Over 95% of skin cancers are caused by UV radiation, primarily from the sun but also from artificial sources like tanning beds. Australia has high UV radiation levels year-round. Prolonged exposure can lead to sunburn, premature aging, and skin cell damage, increasing the risk of skin cancer. Risk factors include fair skin, red or light-colored hair and eyes, UV exposure, tanning bed use, outdoor work, weakened immune system, many moles or irregular moles, family history of skin cancer, and certain skin conditions. Darker skin offers some UV protection but doesn’t eliminate the risk.
Various factors can heighten the risk of developing skin cancer. While skin cancer can affect individuals of all ages, it becomes more prevalent with advancing age. Risk factors include having:
- Fair or freckled skin, especially if it is prone to easy burning and does not tan easily.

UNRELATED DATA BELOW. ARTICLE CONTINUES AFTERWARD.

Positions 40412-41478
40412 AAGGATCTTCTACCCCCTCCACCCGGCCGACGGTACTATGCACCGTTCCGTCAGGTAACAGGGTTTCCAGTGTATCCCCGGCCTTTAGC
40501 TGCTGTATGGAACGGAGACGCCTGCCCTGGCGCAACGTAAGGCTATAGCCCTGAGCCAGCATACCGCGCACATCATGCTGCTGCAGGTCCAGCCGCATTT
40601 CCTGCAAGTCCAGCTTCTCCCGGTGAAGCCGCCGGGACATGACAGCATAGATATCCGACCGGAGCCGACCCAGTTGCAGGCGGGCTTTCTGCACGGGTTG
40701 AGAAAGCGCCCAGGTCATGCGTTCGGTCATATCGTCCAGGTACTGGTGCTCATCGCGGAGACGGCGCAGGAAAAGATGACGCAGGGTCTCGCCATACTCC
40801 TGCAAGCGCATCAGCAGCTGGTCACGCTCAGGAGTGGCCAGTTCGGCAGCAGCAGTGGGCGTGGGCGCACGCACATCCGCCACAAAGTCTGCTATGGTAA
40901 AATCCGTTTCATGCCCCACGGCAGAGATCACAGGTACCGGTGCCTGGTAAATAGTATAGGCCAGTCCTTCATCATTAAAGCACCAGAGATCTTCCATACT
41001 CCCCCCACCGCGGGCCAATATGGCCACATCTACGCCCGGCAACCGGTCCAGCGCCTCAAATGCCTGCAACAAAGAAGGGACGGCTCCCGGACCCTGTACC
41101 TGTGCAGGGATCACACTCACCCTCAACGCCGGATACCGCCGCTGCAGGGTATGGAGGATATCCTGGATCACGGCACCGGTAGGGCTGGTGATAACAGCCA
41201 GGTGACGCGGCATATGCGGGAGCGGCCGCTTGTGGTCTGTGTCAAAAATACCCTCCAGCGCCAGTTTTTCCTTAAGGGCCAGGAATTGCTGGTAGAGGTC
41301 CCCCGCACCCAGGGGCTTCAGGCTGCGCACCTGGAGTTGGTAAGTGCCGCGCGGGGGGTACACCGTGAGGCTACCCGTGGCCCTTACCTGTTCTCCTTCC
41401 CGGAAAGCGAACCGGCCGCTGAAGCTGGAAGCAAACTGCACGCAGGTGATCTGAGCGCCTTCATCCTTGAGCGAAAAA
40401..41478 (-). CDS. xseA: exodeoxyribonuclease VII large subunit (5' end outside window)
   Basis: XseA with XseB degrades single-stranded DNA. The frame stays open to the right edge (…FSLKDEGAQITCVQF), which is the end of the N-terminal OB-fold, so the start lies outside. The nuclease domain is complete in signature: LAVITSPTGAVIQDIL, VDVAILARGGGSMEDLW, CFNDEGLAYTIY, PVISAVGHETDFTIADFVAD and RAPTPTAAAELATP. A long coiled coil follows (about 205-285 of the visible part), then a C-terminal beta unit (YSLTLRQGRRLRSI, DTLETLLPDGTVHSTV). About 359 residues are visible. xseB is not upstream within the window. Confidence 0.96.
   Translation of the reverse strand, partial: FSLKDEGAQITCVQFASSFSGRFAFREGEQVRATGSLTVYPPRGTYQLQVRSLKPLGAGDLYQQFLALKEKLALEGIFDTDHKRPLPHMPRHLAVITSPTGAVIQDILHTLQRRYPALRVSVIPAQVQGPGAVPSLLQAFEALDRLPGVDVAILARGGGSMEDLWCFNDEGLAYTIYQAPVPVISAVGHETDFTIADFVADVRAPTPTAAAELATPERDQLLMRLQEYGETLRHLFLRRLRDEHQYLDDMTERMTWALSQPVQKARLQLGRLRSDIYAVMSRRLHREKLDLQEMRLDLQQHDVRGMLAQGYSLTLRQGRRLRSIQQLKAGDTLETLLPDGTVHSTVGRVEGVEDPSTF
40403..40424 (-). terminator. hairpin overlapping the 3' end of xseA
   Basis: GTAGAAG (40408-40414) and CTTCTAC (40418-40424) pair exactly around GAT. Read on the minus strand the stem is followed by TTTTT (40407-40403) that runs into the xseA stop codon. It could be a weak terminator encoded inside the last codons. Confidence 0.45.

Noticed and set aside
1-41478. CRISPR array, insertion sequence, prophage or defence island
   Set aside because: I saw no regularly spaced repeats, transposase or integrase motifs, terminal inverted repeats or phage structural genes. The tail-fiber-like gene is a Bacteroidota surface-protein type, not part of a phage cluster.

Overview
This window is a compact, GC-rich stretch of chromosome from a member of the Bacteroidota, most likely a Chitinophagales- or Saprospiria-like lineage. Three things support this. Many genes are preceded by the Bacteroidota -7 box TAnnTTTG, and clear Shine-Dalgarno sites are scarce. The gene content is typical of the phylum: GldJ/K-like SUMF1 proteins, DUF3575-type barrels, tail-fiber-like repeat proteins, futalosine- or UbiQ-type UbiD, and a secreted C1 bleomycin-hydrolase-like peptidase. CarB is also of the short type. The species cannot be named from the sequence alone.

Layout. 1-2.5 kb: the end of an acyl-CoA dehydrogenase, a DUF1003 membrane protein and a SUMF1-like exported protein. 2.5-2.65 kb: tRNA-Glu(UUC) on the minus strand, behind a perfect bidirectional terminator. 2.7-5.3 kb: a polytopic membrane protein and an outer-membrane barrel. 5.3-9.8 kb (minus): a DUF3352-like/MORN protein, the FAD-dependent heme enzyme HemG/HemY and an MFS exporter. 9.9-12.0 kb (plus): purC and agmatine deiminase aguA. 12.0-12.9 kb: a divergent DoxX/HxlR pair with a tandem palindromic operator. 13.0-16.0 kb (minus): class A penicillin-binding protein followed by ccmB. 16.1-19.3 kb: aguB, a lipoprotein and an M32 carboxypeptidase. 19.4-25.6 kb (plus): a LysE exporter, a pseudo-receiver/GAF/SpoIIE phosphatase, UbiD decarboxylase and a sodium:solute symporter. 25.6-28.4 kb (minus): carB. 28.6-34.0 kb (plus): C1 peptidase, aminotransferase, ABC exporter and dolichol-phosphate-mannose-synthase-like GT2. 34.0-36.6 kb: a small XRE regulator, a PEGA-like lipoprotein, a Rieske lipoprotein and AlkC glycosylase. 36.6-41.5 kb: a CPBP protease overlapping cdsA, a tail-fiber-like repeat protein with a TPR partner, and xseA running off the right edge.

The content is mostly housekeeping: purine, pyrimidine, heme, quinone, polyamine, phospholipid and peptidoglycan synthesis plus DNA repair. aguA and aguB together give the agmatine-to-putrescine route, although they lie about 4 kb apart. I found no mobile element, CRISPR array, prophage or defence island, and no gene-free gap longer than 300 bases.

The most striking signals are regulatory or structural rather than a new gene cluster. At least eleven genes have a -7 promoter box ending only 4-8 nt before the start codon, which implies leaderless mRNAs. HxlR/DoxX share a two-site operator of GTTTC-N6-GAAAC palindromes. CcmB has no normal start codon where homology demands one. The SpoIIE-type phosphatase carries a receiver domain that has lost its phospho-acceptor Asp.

- Red or light-colored hair and pale eyes (such as blue or green).
- Prolonged and unprotected exposure to UV radiation, particularly in the form of short, intense periods of sun exposure and sunburn, often occurring during weekends and holidays.
- A history of active tanning or the use of solariums.
- Occupations or activities that involve prolonged outdoor exposure or contact with substances like arsenic.
- A weakened immune system, which can result from conditions like leukemia or lymphoma, or the use of immunosuppressive medications (for conditions such as rheumatoid arthritis, other autoimmune disorders, or organ transplants).